What Every Buyer Of Rural Land Should Know About Old Property Easements

Patrick Reznik

By Patrick Reznik, attorney and counselor.

As Texas continues to grow its infrastructure across the state’s private, rural lands, potential litigation related to old easements is becoming a serious issue.  Buyers of rural land often fail to identify the existence of unmaintained, but legal, “blanket” easements in the title commitment, leaving them vulnerable to the legal rights of oil and gas companies or utilities that may decide to maintain or construct on them after decades of inactivity.

Purchasing property is a serious investment, so fully understanding the assets and liabilities associated with the purchase of a property is essential.  These old easements are generally listed as exceptions to the title policy.  The buyer should request these documents from their title company and review the language carefully with an attorney.  Without careful review, a buyer may not realize a permanent easement exists under the old growth of an oak grove that was part of what incentivized the buyer to purchase this particular property in the first place.  An old easement may surface as a serious liability to the value of the property, if  a company, without notice to the landowner, decides to maintain or construct on its old easement by cutting down all those trees.

trees cleared for oil and gas pipeline easement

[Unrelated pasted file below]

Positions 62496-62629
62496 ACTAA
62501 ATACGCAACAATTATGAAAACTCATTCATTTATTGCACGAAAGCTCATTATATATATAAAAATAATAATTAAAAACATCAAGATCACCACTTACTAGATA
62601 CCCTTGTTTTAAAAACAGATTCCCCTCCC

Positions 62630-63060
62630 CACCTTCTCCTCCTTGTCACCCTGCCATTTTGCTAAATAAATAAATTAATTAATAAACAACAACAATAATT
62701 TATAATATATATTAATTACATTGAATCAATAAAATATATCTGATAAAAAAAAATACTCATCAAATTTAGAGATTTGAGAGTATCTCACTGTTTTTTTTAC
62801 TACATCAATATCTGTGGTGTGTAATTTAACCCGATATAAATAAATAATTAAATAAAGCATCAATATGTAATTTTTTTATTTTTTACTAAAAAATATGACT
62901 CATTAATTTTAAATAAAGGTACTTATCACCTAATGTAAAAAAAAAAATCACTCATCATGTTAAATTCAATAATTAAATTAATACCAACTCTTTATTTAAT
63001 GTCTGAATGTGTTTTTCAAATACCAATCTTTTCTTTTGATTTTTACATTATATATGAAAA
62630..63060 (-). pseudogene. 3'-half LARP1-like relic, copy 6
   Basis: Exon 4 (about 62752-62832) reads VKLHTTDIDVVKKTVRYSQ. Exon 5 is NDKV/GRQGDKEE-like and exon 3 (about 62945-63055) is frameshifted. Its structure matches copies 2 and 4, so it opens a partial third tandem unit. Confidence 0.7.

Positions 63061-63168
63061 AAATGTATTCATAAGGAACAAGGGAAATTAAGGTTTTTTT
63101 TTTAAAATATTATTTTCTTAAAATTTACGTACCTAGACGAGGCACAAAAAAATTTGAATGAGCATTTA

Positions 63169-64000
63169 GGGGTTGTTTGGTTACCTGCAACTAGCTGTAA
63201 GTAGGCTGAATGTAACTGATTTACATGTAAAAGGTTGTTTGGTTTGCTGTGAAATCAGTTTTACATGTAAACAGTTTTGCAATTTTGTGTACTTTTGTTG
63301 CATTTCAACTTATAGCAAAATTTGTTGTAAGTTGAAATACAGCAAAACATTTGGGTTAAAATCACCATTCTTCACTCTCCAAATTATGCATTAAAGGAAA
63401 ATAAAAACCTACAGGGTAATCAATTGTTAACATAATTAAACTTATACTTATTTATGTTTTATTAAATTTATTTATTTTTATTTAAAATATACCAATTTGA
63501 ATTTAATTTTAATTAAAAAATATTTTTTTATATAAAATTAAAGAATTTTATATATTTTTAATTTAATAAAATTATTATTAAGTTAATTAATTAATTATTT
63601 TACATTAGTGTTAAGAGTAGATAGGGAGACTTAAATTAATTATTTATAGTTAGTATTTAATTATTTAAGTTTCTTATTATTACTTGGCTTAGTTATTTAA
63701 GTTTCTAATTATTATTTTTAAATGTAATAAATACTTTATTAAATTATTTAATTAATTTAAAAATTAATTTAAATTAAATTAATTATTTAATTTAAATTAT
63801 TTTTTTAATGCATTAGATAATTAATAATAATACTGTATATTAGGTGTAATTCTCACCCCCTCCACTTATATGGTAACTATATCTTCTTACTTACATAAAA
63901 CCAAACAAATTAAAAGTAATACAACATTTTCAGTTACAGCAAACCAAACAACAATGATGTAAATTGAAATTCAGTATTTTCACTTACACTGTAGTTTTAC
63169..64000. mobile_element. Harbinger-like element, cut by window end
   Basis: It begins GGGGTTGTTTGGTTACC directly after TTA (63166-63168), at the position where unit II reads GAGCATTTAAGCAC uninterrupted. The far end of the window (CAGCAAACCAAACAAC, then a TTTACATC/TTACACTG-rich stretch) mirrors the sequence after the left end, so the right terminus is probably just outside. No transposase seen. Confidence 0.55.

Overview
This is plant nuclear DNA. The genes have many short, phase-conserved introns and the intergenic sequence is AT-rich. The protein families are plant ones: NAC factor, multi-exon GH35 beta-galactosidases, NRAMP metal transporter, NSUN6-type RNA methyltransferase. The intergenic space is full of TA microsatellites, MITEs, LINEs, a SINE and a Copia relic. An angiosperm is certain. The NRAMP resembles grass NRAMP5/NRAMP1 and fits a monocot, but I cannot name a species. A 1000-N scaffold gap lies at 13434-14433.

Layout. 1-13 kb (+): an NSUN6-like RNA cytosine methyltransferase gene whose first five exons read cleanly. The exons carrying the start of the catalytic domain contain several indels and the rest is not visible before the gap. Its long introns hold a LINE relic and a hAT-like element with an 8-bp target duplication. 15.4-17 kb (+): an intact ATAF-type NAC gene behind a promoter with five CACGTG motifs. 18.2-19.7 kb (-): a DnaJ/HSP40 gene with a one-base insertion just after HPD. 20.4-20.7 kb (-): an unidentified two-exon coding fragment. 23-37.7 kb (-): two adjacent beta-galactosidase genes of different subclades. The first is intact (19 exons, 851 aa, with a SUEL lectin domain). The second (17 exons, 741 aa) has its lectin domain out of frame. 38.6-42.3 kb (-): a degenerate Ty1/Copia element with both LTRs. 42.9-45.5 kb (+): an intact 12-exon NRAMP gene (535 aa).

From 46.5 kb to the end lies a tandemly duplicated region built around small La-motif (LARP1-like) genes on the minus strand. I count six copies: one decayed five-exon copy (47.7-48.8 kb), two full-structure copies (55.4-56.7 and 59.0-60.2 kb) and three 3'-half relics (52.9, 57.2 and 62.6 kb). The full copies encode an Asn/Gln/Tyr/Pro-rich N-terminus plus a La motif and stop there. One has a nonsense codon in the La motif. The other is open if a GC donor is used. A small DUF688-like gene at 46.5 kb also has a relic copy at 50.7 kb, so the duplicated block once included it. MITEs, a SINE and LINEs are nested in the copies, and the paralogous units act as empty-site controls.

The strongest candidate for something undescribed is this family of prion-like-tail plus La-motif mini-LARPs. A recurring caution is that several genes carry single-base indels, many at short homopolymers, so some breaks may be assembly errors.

Pictured is the destruction of a swath of old-growth mesquites on a client’s property for the construction of an oil and gas pipeline. In this situation, the client was not aware of the company’s old easement on his property, and came home one day to find this grove of mesquites completely razed. He was never contacted by the pipeline company to inform him of this scheduled “maintenance” on the old easement.

This is exactly what happened recently to some of my clients.  In one situation, my clients came home to find that a pipeline company had cleared more than a 100-foot wide strip of old growth trees right in front of their home.  The company said it needed to “maintain” its easement  to install some corrosion control devices.  In another case, a company cleared multiple 50-year-old native oak trees in order to install a new pipeline.  In both cases, the companies had blanket easements on the properties. In each case the owners were not aware of the old easements when they purchased the properties.

By reviewing the current easements on a property, we have helped landowners identify the current liabilities and their legal impacts, and advised them whether better terms may be negotiated with the easement owner.  For example, we recently re-negotiated an old blanket easement on a client’s property to define the exact location and width of a pipeline easement, protecting the rest of the property.

Regardless of whether you recently purchased your property or you have owned it for generations, it is important to understand the easements that impact your property. With the assistance of an attorney, you may be able to avoid future litigation or the heartbreak of Losing your favorite feature on your property.

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